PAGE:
The Cape Town Convention
The Convention on International Interests in Mobile Equipment, 2001 ("Cape Town Convention") as supplemented with respect to aircraft equipment by the Protocol on Matters Specific to Aircraft Equipment, 2001 (the 'Protocol', and the Cape Town Convention is jointly with the Protocol referred to as the "Convention") is playing a key role in the aircraft finance and leasing industry. The Convention was expressly designed to reduce transaction risk, to enhance commercial predictability, facilitating, and reducing the cost, of aviation credit.
In order to address the wide range of differences which exist in the different legal systems (e.g. common law system versus civil law systems), as well as factual issues, the accession approach taken by the Convention provides for a certain degree of flexibility and optionality: A "candidate state" shall decide whether to make a number of declarations to opt-in or opt-out of certain aspects of the Convention. While some declarations are purely of technical nature, certain "core declarations" will inevitably determine whether a ratification of a specific Contracting State is measured by the industry as 'valuable' or 'neutral' in terms of enhancing the legal environment in such Contracting State.
The OECD ASU 2011
In order to implement a standard process to assess the quality of a Contracting State's ratification, the OECD developed a matrix for such a quality test under the Sector Understanding on Export Credits for Civil Aircraft ("ASU 2011") , a gentlemen's agreement entered into between Australia, Brazil, Canada, the EU, Japan, South Korea, New Zealand, Switzerland and the United States. The results of this quality test are used by export credit agencies in order to, inter alia, determine if the country having ratified the Convention the premium (or "risk price") to be charged for providing export credit support in aircraft finance transactions.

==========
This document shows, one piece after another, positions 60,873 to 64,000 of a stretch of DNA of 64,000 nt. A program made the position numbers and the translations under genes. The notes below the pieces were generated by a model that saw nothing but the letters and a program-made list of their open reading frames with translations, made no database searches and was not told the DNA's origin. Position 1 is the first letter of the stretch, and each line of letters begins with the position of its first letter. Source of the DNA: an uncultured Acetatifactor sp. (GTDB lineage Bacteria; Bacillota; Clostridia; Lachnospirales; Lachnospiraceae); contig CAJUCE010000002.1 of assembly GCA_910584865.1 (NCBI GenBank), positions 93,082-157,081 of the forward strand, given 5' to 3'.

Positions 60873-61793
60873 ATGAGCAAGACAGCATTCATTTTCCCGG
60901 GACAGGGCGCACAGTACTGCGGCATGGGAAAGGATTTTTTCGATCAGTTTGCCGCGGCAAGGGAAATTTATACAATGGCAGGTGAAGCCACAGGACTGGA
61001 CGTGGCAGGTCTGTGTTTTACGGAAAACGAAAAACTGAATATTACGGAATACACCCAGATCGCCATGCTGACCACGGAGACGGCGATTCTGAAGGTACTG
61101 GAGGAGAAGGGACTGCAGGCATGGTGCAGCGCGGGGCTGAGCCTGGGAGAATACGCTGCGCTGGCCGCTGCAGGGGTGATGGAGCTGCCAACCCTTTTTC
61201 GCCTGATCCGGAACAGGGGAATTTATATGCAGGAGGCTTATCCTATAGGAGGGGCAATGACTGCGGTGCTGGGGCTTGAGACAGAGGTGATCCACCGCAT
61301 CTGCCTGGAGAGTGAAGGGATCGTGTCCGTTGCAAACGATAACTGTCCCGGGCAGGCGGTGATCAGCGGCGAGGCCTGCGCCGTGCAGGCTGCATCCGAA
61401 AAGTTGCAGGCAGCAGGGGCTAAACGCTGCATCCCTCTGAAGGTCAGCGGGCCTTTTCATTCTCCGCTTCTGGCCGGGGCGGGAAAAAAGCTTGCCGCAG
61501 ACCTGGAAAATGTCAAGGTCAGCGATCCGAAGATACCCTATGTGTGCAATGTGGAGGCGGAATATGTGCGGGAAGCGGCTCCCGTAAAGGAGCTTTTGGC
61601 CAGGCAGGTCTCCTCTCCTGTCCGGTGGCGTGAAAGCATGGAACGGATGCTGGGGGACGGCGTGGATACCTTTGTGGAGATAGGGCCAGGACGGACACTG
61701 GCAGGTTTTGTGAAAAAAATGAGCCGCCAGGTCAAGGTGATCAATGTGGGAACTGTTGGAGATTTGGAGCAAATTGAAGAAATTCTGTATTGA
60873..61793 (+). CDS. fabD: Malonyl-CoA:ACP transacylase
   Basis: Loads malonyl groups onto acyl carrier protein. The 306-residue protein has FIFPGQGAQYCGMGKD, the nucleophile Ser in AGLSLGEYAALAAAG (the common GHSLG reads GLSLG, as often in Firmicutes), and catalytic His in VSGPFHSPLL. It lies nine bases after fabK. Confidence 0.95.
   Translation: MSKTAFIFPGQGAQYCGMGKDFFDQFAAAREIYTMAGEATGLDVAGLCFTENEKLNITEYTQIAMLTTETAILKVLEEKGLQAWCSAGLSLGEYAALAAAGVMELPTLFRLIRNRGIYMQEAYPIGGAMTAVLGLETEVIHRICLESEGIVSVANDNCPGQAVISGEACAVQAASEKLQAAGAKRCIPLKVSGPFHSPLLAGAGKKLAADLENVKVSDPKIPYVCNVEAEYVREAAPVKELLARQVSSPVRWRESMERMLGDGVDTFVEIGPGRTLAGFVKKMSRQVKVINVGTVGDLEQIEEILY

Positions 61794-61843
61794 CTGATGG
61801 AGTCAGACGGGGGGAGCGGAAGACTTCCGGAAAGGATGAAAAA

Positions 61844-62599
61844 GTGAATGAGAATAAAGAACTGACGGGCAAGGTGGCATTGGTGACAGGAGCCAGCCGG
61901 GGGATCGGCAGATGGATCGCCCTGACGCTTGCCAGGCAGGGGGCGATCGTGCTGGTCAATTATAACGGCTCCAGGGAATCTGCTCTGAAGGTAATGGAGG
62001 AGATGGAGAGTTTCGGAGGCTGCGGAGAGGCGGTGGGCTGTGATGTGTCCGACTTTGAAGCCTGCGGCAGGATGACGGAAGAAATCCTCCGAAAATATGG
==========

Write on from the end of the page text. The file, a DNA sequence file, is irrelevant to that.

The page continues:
The ASU 2011 provides for certain minimum premium rates which can be reduced by up to 10 % if the Convention state borrower in question qualifies to be listed in the "Cape Town List". In order to be so listed, the following two conditions must be satisfied besides the basic requirement that such country must be a Convention state:
- The country must have "implemented the Cape Town Convention, including the qualifying declarations, in its laws and regulations, as required, in such a way that the Cape Town Convention commitments are appropriately translated into national law"; and
- the country must have made the "qualifying declarations". The OECD matrix identifies certain "core declarations" ('qualifying declarations') which are required to be made – or not to be made – in order to qualify for a discount in the export credit agency's premium, the more important relating to remedies, insolvency, the use of IDERAS, freedom of choice of law, and easy access to enforcement.
Denmark acceded to the Convention with effect from 1 February 2016.
Generally, the implementation appears to have ensured that the Convention will prevail if ever in conflict with national law. In order to avoid conflict with existing legislation, the act on the implementation of the Convention amends certain other acts with the stipulation that said acts should only apply to the extent that the Convention does not. That applies for instance to the former registration regime in respect of rights over Danish registered aircraft.